what are POS violations and who are responsible to pay for them?

Asked by Glenn Kay, Cleveland Heights, OH Fri Sep 21, 2012

This question is about this property: http://www.trulia.com/property/3091670053-3571-Bainbridge-Rd…

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Tari Torch S…, Agent, Woodmere, OH
Fri Sep 21, 2012
POS violations are violations found during a Point-of-Sale inspection done by the city when someone moves. It is a requirement that, when a home goes on the market, the seller must pay a fee, and schedule a POS with the city. City comes out and goes through the house to make sure the home is free of any serious issues, i.e., electrical, roof, mechanical, etc. Usually geared toward health and safety issues. This inspection, by the way, is NOT meant to be in place of a private home inspection by a buyer. In most cases, the seller repairs all the violations, city returns to re-inspect and then issues a Letter of Compliance, which the lender must have in order to transfer title on the sold house. Many times, the seller cannot or will not repair the violations, in which case they ask that the "buyer assume all violations." Then, a buyer would want to get a contractor to estimate the cost of repairs so that they could negotiate that figure into the price of the house. Bank-owned houses that have violations, or foreclosed homes, etc., are sold "as is"....banks rarely, if ever, do any of the violations. If buyer assumes the violations, the city will usually require 1.5 times the amount of the cost of the violations to be placed in an escrow account until those violations are completed.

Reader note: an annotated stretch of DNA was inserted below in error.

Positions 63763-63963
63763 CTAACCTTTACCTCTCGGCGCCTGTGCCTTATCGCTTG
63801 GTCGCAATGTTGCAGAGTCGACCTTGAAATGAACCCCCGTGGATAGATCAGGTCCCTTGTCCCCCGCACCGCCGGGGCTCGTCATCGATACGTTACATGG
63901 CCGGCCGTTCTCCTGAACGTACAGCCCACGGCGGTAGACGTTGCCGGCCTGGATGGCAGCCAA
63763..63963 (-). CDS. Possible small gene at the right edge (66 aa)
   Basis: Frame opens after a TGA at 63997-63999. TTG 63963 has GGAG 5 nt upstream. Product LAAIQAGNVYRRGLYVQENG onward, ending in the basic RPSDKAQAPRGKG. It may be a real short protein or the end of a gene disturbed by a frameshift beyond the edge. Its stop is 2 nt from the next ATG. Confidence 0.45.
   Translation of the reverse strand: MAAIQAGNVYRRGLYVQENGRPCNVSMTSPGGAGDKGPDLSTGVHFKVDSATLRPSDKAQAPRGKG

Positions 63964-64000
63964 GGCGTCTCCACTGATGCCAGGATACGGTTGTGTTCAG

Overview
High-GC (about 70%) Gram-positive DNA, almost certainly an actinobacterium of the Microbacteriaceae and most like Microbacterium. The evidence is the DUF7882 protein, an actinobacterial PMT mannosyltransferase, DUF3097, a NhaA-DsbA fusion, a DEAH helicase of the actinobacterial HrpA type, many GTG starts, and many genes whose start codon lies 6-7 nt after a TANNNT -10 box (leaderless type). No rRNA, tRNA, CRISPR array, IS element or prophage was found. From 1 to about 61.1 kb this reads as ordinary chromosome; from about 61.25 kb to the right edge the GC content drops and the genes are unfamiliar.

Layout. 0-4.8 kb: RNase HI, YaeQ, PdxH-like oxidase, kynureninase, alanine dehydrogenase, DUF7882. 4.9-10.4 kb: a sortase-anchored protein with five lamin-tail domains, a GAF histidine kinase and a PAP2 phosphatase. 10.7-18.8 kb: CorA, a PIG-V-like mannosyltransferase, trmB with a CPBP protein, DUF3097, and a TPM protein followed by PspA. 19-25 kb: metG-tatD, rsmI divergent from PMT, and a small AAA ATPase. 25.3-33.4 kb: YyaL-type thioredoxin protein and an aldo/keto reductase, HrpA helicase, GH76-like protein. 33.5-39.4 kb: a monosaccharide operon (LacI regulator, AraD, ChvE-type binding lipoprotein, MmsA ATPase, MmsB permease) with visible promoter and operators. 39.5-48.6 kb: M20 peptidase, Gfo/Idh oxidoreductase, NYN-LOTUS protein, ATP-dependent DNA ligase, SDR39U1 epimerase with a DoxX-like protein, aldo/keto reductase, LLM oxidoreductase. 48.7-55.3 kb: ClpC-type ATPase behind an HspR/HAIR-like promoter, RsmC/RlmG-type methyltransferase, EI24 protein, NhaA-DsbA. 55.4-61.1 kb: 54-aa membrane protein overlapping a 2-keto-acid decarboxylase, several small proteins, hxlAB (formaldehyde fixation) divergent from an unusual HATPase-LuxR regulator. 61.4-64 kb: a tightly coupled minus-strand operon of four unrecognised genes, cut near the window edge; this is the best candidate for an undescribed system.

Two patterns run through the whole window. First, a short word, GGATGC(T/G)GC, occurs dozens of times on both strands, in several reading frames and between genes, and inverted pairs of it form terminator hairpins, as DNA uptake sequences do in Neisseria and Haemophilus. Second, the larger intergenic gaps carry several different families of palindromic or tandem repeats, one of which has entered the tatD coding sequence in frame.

This is how most communities that have POS inspections keep their housing stock free of major problems, especially in the older communities, such as ClevelandHeights, Shaker Heights, University Heights, etc. There are 16 POS communities in Cuyahoga County. So, your question, "Who pays for them" is really a matter of decision, usually the seller's decision. If you do not want to do violations, you can certainly request that the seller do them, but if seller won't, or can't, then you would probably not want to look at homes that have this issue.

Hope this helps.
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I understand the purpose of POS inspections, and I actually think it's pretty great. But I'm confused. How do you pay to fix the violations if the money to fix is held in an escrow account until after the violations are fixed? Do you need to actually have double the assets required to fix violations or is it assumed that you will be doing so on credit, to be paid down once the reimbursement is received? Do lenders have a special rider for these escrow accounts?

Flag Mon Apr 3, 2017
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